Strikes may undermine Hyundai Motor profitsHyundai Motor, Korea’s top automaker, is unlikely to meet the market consensus for its third quarter earnings due mainly to frequent strikes by the company’s unionized workers, analysts said yesterday.
Hyundai is expected to post 19.5 trillion won ($17.5 billion) in sales for the July-September period, 1 trillion less than the market estimate of 20.5 trillion won, said Goh Tae-bong from HI Investment & Securities. Its operating profit is forecast to reach 2.1 trillion won for the three-month period, he added.
The carmaker’s Q2 sales hit 21.9 trillion won, with operating profit of 2.5 trillion won.
“Hyundai suffered an estimated sales loss of 1.6 trillion won, or 80,000 vehicles, due to 12 walkouts between July 13 and Sept. 4,” said Goh.
Shares of Hyundai Motor were trading at 235,500 won on the Seoul bourse as of 10:15 a.m., down 0.42 percent from the previous session.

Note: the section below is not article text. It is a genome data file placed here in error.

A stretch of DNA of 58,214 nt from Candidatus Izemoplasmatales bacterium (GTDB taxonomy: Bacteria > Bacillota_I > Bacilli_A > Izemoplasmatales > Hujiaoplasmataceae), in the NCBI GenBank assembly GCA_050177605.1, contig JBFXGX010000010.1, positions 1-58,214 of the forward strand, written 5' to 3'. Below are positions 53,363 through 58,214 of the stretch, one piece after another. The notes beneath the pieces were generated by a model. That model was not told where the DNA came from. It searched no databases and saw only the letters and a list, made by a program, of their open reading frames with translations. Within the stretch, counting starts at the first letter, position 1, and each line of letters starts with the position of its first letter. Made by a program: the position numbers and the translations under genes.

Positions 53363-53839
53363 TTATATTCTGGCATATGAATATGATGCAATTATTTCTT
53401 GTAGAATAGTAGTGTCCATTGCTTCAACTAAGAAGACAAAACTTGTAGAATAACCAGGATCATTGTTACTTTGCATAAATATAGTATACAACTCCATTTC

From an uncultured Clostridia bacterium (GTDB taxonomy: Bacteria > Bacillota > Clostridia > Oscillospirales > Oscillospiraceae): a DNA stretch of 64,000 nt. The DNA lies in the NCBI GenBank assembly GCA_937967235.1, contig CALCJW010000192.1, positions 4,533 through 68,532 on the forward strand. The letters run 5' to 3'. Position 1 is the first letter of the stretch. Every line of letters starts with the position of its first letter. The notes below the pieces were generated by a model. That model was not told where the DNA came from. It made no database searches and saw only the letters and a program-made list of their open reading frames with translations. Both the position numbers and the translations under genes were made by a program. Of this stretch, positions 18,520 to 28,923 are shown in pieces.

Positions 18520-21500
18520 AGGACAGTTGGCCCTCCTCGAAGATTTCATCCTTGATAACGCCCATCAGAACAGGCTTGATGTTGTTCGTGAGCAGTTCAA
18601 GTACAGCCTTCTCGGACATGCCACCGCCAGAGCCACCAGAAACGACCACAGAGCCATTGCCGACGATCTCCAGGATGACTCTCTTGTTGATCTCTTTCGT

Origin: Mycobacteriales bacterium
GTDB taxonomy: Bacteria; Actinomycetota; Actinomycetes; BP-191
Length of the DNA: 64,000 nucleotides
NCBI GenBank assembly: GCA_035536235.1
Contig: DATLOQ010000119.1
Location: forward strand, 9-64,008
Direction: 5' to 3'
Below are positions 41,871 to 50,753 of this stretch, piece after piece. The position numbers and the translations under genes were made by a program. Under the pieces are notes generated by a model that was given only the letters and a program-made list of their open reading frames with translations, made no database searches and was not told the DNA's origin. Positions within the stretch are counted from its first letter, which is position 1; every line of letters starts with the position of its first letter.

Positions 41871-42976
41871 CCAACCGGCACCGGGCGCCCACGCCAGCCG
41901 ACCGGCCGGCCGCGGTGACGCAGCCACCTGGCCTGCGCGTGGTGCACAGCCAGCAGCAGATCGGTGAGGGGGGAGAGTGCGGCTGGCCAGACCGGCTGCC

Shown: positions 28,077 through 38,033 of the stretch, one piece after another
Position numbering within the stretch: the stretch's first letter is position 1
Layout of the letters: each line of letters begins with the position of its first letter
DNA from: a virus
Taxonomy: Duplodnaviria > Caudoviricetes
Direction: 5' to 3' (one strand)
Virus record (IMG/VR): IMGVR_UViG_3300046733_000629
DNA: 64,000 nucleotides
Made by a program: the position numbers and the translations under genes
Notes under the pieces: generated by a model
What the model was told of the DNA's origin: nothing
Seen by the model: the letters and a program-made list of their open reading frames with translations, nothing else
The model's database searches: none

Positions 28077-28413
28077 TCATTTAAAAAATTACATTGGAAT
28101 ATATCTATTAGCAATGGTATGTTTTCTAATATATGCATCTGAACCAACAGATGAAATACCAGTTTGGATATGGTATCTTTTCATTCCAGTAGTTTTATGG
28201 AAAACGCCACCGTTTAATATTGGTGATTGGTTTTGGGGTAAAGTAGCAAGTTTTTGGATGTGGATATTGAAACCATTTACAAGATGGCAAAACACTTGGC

However, Hyundai will turn around in the final three months of the year on the back of raised operating capacity in its facilities at home and abroad, and strong overseas sales, said the analyst.
Hyundai and Kia have plants in the United States, China and Europe.
The company’s management and labor reached a collective agreement last month and production has almost normalized.
“In the fourth quarter, Hyundai will show a steady performance thanks to government-led tax cut benefits and the release of new cars overseas,” said Goh.
Goh expected Hyundai’s shipments to reach 1.17 million vehicles for the October-December period.
Meanwhile, HMC Investment & Securities said Hyundai and its smaller affiliate Kia Motors will grow 8.6 percent on-year for the whole of 2012 with a combined 7.17 million units sold.
“The brand image of Hyundai and Kia has improved notably in overseas markets,” said analyst Lee Myung-hoon from the brokerage firm.
More in Industry
KGC to work on a ginseng-based vaccine adjuvant
Hanwha Techwin continues selling CCTV systems overseas
Popeyes to close all branches in Korea this month
Contract signed for Covid-19 vaccine
Teas the season